mantisphiles

Life one bite at a time…….

Devil Dog

Back in the day was a most excellent bakery in our neck of the woods. Sue’s.  It was the hangout of choice for retired steel workers and the 50+ crowd for a great cup of coffee and a righteous pastry. And Sue was always there slinging pastries, sharing stories and hugs.

It was happy day when as a family we would venture over for a morning pastry, usually on the way to church.  My achilles heal was something I had never seen before:  the chocolate cake bar.  A pastry roughly six inches long, three inches on a side, topped with a some sort of white buttercream frosting/filling and on top of that a marvelous milk chocolate ganache oozing over all.  Oh my, good thing we only went by occasionally.

I ventured off to college, where ramen noodles and pots of coffee were de rigeur.  But on occasion, came the care packages.  Personal goods, newspaper clippings, Home Pride Wheat Bread (unavailable where I schooled) and Sue’s chocolate cake bars.  Although starting to get stale by the time I received them, those cake bars were metered out like they were gold.  They had to last a long time, and sometimes I just didn’t have the fortitude to let them.  Oh my, oh my, oh my.

After marrying and a couple of moves later, found myself in southwest Ohio. Finally finding another place making a similar delectable treat, and this time a name, a real name.  One that wasn’t as much of a mouthful as the treat itself.  Devil Dogs.

It’s 2013 and I have another devil dog.  Gorgeous to look at but has the potential to be painfully bad for you, just like all that chocolate.  Andante, Dante for short.  My Joy was already such an allegro I needed an andante to slow her down.

ImageHe was roughly seven months old when I brought him home.  He had been in the shelter a week when I saw him.  Starved, frightened, sick.  Part golden lab, part American Staffordshire terrier, part something small, spaniel maybe. Part soulful baby.  Part kangaroo.  His only interest was food.  Due I am sure to his entire skeleton being identifiable beneath his golden coat.  Literally starving.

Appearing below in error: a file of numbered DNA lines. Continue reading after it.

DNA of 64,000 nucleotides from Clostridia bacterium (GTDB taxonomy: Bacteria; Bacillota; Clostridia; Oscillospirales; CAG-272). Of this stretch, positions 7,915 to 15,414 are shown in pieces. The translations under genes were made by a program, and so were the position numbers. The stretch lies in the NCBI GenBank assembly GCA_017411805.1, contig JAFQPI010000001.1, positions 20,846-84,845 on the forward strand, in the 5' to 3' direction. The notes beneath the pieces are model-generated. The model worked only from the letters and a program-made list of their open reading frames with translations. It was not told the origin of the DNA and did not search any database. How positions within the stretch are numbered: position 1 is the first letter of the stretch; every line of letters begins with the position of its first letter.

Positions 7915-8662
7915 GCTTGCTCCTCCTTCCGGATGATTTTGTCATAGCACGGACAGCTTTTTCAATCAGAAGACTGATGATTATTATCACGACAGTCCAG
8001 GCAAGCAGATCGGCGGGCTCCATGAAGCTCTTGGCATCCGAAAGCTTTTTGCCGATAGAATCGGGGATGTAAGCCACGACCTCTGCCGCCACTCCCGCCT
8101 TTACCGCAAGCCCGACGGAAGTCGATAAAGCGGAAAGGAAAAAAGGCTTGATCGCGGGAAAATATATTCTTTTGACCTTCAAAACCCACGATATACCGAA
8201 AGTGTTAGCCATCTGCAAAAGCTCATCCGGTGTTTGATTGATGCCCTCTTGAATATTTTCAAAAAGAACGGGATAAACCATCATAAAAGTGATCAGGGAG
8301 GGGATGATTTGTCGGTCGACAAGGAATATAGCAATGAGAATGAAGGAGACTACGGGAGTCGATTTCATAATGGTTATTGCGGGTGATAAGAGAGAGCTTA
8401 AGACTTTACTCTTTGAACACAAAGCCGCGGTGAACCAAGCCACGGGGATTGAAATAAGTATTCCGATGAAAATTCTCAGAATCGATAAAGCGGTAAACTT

He and Joy hit it off from the moment they met.  Playful abandon, two pups finding each other on the whim of rescue adoption.  They are like siblings from different litters, brother from another mother.  Six months later they still have not stopped playing.  She taught him about toys and hiding under the bed.  He always has to know where she is and will search until he finds her.

His need for food became a useful tool, but not before some basic learning.  He had never been in a house before.  I taught him to climb stairs, about doors and doorways.  Because his food drive was so large, in a week he had learned his name, to sit, to come.  Anything for another morsel.

Just so everyone could have a time out for the first night, I set Dante up in my guest bathroom.  Linoleum tile, plenty of space.  He would be warm and secure and Joy would know she was still my baby.   My first lesson came the next morning.  There had been no noise during the night, all is calm, all is bright.  Then I opened the door, one of my freshly hung solid poplar doors with new trim.  Inside was the aftermath of a whirling dervish.  Drywall, trim, door all succumbed.  He had peed in the floor but that was to be expected.  Never inside before, remember?  Interestingly enough, despite the shrapnel from his evening’s activities not a scratch on him.  No blood, no wounds, nothing.  I don’t know how he did it.

So my next attempt was to try kenneling.  After he damaged and broke out of three different kennels I stopped trying, the third one an all metal contraption he pushed out of and broke the welds.  All forty pounds of him.  Again not a scratch, not an ounce of blood.  He’s starting to sound like James Bond.

Quarantined in the garage? Trim pulled off the garage door, door knob mauled, a hey day on top of my rag top convertible, puncturing the same.

So I talked with a dog behavioralist and the folks at the shelter.  Trying to analyze his behavior, this frenzied drive to not be contained, it seems he was one of those puppies abandoned. First chained up, relegated to the backyard, not really a family pet, and then for good, maybe a foreclosure, maybe not, but left for good.  He figured out how to get away and if it worked the first time………

Of his other talents, he’s a jumper and a climber.  A veritable canine MacGyver, escaping most situations. He can jump from a standing position to my eye level.  The first non traditional command I taught him was he would not be touched until he sat at my feet, otherwise I would be treated to his wild pogo dancing.  He picked it up pretty quickly too, but it doesn’t mean the kangaroo has left the building.  When he and Joy went to the kennel while I vacationed, he repeatedly climbed the wall of his enclosure, on his way to where?